Redwoods Rising is restoring more than 70,000 acres of historically logged forests in Redwood National and State Parks.


Redwoods Rising

Historic forest restoration initiative completes successful first season

Redwoods Rising is a monumental partnership between Save the Redwoods League, the National Park Service, and California State Parks to restore more than 70,000 acres of historically logged forests in Redwood National and State Parks. After breaking ground in October 2019, we and our partners completed our first full operating season in October 2020. Since 2019, we have conducted restoration thinning across approximately 1,000 acres of degraded young coast redwood forest and removed 8.5 miles of old logging roads, preventing erosion that threatened streams in which salmon spawn.

sequoia trees damaged by wildfire

League staff members survey giant sequoia after a 2020 wildfire burned the League’s Alder Creek property in the Sierra Nevada. Most of the large giant sequoia survived. Photo by Suzanne Moss.


Alder Creek Property

Taking action to restore our giant sequoia forest after wildfire

After the 2020 SQF Complex Fire in the Sierra Nevada burned through significant portions of our Alder Creek property, our 2020 survey showed that at least 80 of the forest’s nearly 500 large giant sequoia died. The Stagg Tree, the fifth largest known tree in the world, survived. We took immediate action to protect the roads, trails, and culverts from erosion. We are working with scientists to develop a plan for rehabilitation in the fire’s wake.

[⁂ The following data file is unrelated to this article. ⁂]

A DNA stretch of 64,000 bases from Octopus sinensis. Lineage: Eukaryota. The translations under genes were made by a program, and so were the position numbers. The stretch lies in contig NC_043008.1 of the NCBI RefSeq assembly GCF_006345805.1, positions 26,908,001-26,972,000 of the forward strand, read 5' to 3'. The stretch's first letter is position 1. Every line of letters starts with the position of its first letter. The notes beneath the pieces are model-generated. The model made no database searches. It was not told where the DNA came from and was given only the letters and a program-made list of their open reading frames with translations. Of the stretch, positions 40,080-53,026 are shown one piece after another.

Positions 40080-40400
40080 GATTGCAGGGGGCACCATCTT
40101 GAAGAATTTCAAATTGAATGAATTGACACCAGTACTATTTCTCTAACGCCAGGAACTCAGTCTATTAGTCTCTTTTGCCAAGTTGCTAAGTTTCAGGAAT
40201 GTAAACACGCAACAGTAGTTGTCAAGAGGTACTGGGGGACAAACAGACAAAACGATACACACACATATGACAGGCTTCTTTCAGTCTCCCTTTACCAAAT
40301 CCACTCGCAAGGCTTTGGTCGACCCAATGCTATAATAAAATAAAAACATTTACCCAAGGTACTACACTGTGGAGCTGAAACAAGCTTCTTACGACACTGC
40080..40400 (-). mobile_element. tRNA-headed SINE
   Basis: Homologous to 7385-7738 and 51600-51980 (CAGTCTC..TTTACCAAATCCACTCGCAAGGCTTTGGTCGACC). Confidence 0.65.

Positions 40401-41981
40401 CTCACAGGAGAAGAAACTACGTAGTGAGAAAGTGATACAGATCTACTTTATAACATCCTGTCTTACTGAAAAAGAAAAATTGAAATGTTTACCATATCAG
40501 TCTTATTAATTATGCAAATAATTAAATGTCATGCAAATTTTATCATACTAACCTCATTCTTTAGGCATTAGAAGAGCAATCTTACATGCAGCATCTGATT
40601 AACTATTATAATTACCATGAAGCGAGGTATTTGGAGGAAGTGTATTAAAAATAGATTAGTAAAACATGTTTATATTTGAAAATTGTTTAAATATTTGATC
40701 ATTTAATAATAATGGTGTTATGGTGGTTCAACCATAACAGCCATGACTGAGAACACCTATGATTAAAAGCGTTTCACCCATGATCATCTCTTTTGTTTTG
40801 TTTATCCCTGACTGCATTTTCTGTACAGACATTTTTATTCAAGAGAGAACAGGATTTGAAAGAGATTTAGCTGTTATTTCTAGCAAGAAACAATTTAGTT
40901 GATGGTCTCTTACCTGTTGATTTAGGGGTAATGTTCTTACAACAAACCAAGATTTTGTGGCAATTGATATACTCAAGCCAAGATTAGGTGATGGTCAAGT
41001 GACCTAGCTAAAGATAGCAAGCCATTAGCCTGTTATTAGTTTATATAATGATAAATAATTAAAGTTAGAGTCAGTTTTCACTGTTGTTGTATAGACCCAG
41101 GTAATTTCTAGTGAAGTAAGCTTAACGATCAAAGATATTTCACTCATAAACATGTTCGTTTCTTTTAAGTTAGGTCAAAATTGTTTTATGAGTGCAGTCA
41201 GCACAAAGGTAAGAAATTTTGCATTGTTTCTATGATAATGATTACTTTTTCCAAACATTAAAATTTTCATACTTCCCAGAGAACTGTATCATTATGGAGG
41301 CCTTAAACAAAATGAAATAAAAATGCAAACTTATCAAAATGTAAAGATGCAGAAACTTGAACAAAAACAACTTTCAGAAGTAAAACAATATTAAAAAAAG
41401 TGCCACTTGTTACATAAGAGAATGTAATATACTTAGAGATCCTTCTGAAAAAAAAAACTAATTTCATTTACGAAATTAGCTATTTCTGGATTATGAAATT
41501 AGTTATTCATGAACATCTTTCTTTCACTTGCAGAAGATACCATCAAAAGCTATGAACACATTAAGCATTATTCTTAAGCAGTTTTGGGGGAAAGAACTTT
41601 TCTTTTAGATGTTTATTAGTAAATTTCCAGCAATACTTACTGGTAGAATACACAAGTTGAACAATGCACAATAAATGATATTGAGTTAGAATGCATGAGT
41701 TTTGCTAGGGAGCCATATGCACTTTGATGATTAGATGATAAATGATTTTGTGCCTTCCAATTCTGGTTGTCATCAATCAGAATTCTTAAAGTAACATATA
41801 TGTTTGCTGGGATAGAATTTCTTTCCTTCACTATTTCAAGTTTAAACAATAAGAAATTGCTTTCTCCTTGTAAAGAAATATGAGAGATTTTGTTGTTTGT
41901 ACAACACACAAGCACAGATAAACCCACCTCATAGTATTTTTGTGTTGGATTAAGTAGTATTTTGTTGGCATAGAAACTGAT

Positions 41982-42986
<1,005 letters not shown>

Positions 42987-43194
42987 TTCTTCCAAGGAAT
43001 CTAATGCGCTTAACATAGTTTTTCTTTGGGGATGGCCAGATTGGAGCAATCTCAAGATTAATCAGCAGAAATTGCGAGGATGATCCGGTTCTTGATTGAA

Man planting seedling at a redwood forest

Anthony Castaños, the League’s Land Stewardship Manager, plants a Douglas-fir seedling at San Vicente Redwoods after a 2020 wildfire. The League worked with partners to plant 5,500 coast redwood and Douglas-fir seedlings on the property. Photo by Kristy Peterson.


San Vicente Redwoods

Planting seedlings and preventing erosion in wake of Santa Cruz Mountains fire

Roughly half of the forest in the 8,532-acre San Vicente Redwoods, where the League holds a conservation easement, burned at high intensity in the 2020 CZU Lightning Complex Fire in the Santa Cruz Mountains. The coast redwoods will likely recover. To address potential erosion issues and landslides, we replaced burned culverts and stream crossings. With POST and Amah Mutsun Land Trust, we planted 5,500 coast redwood and Douglas-fir seedlings.

The League and partners used a helicopter to install 350 logs into tributaries of the Mattole River to improve the health of the watershed and provide more fish habitat in the Redwoods to the Sea Corridor.


Redwoods to the Sea Corridor

Supporting fire resilience and fish habitat in Humboldt County

In the Redwoods to the Sea Corridor in Humboldt County, where the League holds nine conservation easements spanning 11,000 acres, restoration work is underway in collaboration with the Bureau of Land Management, landowner Bob Stansberry, Mattole Salmon Group, and Mattole Restoration Council. We have treated 130 acres of a 252-acre fuel break and installed 350 logs into tributaries of the Mattole River to improve fish habitat.

Crew performing restoration work on a redwood forest

Crews completed restoration thinning of 151 acres on the League’s Beaver Creek property in the Sierra Nevada next to Calaveras Big Trees State Park. Photo by Anthony Castaños.